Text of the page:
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Arts & Culture
These articles were excerpted from Tapestry, a weekly newsletter that examines the arts and entertainment world in Charlotte and North Carolina.

Adding To A List Of Those Killed By Police, 'We Have A Stack Of Names'

Alex DeLarge
Jodie Valade
/
WFAE
Artist Alex DeLarge adds the name Marlon Lewis to his mural in Villa Heights on Tuesday.

On a black wall on North Davidson Street just outside uptown Charlotte, artist Alex DeLarge has painted 25 names in huge, white letters. Many are ones we’ve all heard: Eric Garner, Sandra Bland, George Floyd.

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Credit Jodie Valade / WFAE
Alex DeLarge adds the name Marlon Lewis to his mural listing names of black men and women who have been killed by police.

They are the names of black men and women who have died at the hands of police, painted just above another wall where DeLarge has sprayed enormous graffiti letters that spell out, “Black Lives Matter.”

“People have been giving me a list of names, people have been reaching me for names to add, people close to them and stuff like that," DeLarge said. "It’s kind of sad. There’s more coming. We have a stack of names.”

On Tuesday, DeLarge added the name Marlon Lewis.

Lewis’s family drove from Badin, about 45 miles away, to watch as the letters were spray-painted on. A niece and nephew climbed a ladder to add the finishing puffs of white paint.

Lewis died in December 2016 when Stanley County Sheriff’s deputies Tasered him 26 times in less than five minutes after responding to his 911 call for distress. According to reports, police said the 39-year-old told them “someone is going to kill me,” fought officers and repeatedly grabbed for their holstered guns that night. No criminal charges were filed, but the family settled a lawsuit.

Lewis’s oldest sister, Marcia Watkins, contacted DeLarge immediately after she saw the artist’s new mural on Instagram. She asked for her brother’s name to be added.

“We tried to keep a memorial up in our community, but the police kept taking it down," Watkins said. "So when I saw this, I called him and asked if he’d consider adding my brother’s name to his mural. And he said right away, yes he would.”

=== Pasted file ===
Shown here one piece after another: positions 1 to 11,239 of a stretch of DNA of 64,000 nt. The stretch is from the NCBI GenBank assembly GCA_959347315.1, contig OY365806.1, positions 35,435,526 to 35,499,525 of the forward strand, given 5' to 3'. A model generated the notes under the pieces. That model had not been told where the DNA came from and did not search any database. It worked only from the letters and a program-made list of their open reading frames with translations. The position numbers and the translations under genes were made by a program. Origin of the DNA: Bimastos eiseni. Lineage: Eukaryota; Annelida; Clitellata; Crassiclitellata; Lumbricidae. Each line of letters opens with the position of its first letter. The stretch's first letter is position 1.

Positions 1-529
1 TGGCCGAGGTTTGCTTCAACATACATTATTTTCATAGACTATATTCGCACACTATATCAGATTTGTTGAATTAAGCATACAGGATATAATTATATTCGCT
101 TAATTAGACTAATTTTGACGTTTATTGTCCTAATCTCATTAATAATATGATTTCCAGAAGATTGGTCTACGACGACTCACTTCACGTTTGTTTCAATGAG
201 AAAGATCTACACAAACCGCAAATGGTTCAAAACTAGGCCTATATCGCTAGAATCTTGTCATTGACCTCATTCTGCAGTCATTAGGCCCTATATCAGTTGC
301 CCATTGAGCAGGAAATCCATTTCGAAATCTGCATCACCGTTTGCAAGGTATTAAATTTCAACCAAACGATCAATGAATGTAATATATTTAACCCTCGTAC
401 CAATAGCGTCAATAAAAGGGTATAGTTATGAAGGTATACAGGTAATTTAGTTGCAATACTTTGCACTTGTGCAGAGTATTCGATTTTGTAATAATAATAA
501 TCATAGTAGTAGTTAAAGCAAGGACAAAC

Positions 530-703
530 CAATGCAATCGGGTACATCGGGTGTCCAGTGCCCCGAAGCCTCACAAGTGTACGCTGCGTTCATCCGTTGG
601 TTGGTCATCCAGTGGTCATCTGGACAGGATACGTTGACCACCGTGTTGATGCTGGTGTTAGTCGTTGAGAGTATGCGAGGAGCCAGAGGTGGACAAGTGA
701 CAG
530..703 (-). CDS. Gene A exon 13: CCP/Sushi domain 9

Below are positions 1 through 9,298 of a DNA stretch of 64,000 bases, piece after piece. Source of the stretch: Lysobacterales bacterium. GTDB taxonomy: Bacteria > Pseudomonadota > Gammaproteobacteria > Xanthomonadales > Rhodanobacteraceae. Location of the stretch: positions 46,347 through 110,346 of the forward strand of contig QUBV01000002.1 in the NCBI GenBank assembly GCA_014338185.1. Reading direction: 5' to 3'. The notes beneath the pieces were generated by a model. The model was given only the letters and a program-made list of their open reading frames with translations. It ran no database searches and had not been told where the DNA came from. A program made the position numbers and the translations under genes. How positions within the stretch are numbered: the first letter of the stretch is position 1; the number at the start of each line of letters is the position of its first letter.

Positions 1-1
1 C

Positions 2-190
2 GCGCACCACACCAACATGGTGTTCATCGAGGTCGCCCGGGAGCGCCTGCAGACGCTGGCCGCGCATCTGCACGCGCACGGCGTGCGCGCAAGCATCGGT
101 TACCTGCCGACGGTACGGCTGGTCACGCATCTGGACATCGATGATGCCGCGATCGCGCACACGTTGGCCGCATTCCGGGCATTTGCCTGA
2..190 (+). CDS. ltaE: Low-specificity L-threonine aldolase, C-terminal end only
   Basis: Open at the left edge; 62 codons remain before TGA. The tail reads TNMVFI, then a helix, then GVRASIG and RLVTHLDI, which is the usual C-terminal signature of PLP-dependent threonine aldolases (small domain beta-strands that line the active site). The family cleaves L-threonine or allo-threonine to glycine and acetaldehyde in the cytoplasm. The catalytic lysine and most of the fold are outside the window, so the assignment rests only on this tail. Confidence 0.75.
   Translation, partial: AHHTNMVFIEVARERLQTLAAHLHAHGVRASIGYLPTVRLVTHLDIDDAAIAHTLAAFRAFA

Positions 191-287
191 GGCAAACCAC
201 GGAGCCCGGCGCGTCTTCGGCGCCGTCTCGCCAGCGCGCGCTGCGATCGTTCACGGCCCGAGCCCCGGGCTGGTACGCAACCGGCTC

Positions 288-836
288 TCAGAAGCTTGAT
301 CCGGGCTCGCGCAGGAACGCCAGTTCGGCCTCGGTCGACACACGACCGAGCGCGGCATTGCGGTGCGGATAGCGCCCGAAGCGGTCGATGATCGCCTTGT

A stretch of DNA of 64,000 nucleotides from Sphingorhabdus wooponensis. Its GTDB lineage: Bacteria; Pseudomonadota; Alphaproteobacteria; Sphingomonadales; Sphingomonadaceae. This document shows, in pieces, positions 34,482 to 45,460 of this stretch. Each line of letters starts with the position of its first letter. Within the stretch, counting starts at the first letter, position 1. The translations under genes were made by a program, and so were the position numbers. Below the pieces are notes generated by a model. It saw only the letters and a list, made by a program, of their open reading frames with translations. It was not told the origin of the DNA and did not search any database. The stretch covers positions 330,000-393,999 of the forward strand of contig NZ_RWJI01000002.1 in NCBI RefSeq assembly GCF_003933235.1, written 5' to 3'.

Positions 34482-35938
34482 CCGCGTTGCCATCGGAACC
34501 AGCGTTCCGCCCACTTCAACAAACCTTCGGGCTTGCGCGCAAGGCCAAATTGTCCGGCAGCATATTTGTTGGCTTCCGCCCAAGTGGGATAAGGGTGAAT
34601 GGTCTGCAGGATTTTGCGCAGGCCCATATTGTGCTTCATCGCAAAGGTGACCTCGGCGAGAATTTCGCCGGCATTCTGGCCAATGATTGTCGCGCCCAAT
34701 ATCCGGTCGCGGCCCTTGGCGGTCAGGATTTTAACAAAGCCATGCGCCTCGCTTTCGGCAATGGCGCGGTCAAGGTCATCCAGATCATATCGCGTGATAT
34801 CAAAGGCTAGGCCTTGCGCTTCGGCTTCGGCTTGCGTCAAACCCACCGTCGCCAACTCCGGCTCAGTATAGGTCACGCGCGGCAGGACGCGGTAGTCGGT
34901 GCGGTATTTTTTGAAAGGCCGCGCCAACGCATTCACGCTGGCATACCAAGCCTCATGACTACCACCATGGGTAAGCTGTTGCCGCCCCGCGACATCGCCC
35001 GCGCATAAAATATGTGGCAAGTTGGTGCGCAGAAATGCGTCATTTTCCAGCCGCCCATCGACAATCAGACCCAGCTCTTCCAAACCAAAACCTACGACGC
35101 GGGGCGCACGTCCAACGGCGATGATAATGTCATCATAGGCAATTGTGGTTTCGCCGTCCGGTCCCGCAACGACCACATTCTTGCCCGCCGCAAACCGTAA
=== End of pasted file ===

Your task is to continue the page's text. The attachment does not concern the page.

It turned into a family reunion of sorts as three of Lewis’s sisters and his brother gathered next to the building housing NoDa Market & Deli and Abari where the murals are painted. Every few minutes, strangers walked past to pose for photos next to “Black Lives Matter,” oblivious to the ceremony taking place on the wall above them. 

For DeLarge, it’s an opportunity to play a small part in the Black Lives Matter movement, drawing attention to stories and names that might otherwise be overlooked.

“A lot of people get to pretend like this doesn’t happen," he said. "A lot of people don’t even hear about when this happens. Like this family; a lot of people reached out to me and asked me, ‘Oh, I never heard of this. Who are these people? What happened?’

“I’m afforded a great lifestyle because I paint pictures on walls. Throughout all of this, obviously I’m brown and I’ve dealt with racism throughout my lifetime. I have nieces and nephews who are Mexican, Blaxican, a swirl of ethnicities, and I know they’re going to deal with it growing up. I just felt like it was the least I could do.” 

Watkins says she’s going to bring her brother’s 13-year-old son to the mural soon. Josh Lewis will be able to see his father’s name up there, nestled among a growing list that serves as a sad reminder.

This story originally appeared in our weekly arts and entertainment newsletter, Tapestry. Subscribe here

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